In Greek mythology the Muses –patron goddesses of fine arts, history, humanities, and sciences– are tellingly portrayed as the daughters of Zeus and Mnemosyne, the goddess Memory, who is of the race of Titans, older still than Zeus and other Olympian deities. The relationship between memory and such fields as epic poetry, history, music and dance is easily recognizable to moderns. But bards/poets like Homer and Hesiod, who began oral storytelling by “invoking the Muses” with their audience, knew well that (...)
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  20. Memory as Sensory Modality, Perception as Experience of the Past.Michael Barkasi - forthcoming - Review of Philosophy and Psychology:1-19.
    Perceptual experience strikes us as a presentation of the here and now. I argue that it also involves experience of the past. This claim is often made based on cases, like seeing stars, involving significant signal-transmission lag, or based on how working memory allows us to experience extended events. I argue that the past is injected into perceptual experience via a third way: long-term memory traces in sensory circuits. Memory, like the receptor-based senses, is an integrated and constituent modality through (...)
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  21. Impossible Intentions.Wesley Buckwalter, David Rose & John Turri - forthcoming - American Philosophical Quarterly.
    Philosophers are divided on whether it is possible to intend believed-impossible outcomes. Several thought experiments in the action theory literature suggest that this is conceptually possible, though they have not been tested in ordinary social cognition. We conducted three experiments to determine whether, on the ordinary view, it is conceptually possible to intend believed-impossible outcomes. Our findings indicate that participants firmly countenance the possibility of intending believed-impossible outcomes, suggesting that it is conceptually possible to intend to do something that one (...)
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  22. The Rationality of Vagueness.Igor Douven - forthcoming - In Richard Dietz (ed.), Vagueness and rationality. Springer.
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  23. Explaining Experience In Nature: The Foundations Of Logic And Apprehension.Steven Ericsson-Zenith - forthcoming - Institute for Advanced Science & Engineering.
    At its core this book is concerned with logic and computation with respect to the mathematical characterization of sentient biophysical structure and its behavior. -/- Three related theories are presented: The first of these provides an explanation of how sentient individuals come to be in the world. The second describes how these individuals operate. And the third proposes a method for reasoning about the behavior of individuals in groups. -/- These theories are based upon a new explanation of experience in (...)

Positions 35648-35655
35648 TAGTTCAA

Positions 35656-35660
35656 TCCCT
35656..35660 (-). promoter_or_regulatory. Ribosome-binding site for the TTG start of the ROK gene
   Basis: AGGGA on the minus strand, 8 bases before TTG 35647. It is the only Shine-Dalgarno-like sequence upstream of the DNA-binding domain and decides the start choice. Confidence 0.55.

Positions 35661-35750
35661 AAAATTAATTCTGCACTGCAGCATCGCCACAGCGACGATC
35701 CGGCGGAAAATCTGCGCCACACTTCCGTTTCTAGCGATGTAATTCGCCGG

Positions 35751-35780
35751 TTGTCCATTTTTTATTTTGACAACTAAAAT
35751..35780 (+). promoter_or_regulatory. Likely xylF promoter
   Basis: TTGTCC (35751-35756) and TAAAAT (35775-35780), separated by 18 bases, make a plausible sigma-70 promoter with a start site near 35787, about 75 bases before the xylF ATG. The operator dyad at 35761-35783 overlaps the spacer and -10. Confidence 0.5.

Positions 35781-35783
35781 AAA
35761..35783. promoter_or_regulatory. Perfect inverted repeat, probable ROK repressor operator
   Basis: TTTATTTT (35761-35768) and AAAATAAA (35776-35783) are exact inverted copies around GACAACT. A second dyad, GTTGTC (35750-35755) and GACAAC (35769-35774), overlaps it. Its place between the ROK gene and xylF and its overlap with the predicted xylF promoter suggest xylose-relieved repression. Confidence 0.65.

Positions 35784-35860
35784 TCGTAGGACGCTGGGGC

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  24. The Cartesian Folk Theater: People Conceptualize Consciousness as a Spatio-Temporally Localized Process in the Human Brain.Matthias Forstmann & Pascal Burgmer - forthcoming - Journal of Experimental Psychology: General.
    The present research (total N = 2,057) tested whether people’s folk conception of consciousness aligns with the notion of a “Cartesian Theater” (Dennett, 1991). More precisely, we tested the hypotheses that people believe that consciousness happens in a single, confined area (vs. multiple dispersed areas) in the human brain, and that it (partly) happens after the brain finished analyzing all available information. Further, we investigated how these beliefs arerelated to participants’ neuroscientific knowledge as well as their reliance on intuition, and (...)
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  25. Visual Self-Misperception in Eating Disorders.Stephen Gadsby - forthcoming - Perception.
    Many who suffer from eating disorders claim that they see themselves as “fat”. Despite decades of research into the phenomenon, behavioural evidence has failed to confirm that eating disorders involve visual misperception of own-body size. I illustrate the importance of this phenomenon for our understanding of perceptual processing, outline the challenges involved in experimentally confirming it, and provide solutions to those challenges.
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  26. Robots as Powerful Allies for the Study of Embodied Cognition From the Bottom Up.Matej Hoffmann & Rolf Pfeifer - forthcoming - In Albert Newen, Leon De Bruin & Shaun Gallagher (eds.), The Oxford Handbook of 4E Cognition. Oxford University Press.
    A large body of compelling evidence has been accumulated demonstrating that embodiment – the agent’s physical setup, including its shape, materials, sensors and actuators – is constitutive for any form of cognition and as a consequence, models of cognition need to be embodied. In contrast to methods from empirical sciences to study cognition, robots can be freely manipulated and virtually all key variables of their embodiment and control programs can be systematically varied. As such, they provide an extremely powerful tool (...)
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  27. Neither Backward Masking of T2 nor Task Switching is Necessary for the Attentional Blink.Ali Jannati, Thomas M. Spalek & Vincent di Lollo - forthcoming - Psychonomic Bulletin and Review.
    Identification of the second of two targets (T1, T2, inserted in a stream of distractors) is impaired when presented within 500 ms after the first (attentional blink, AB). Barring a T1-T2 task-switch, it is thought that T2 must be backward-masked to obtain an AB (Giesbrecht & Di Lollo, Journal of Experimental Psychology: Human Perception and Performance, 24, 1454- 1466, 1998). We tested the hypothesis that Giesbrecht & Di Lollo's findings were vitiated by ceiling constraints arising from either response scale (experiment (...)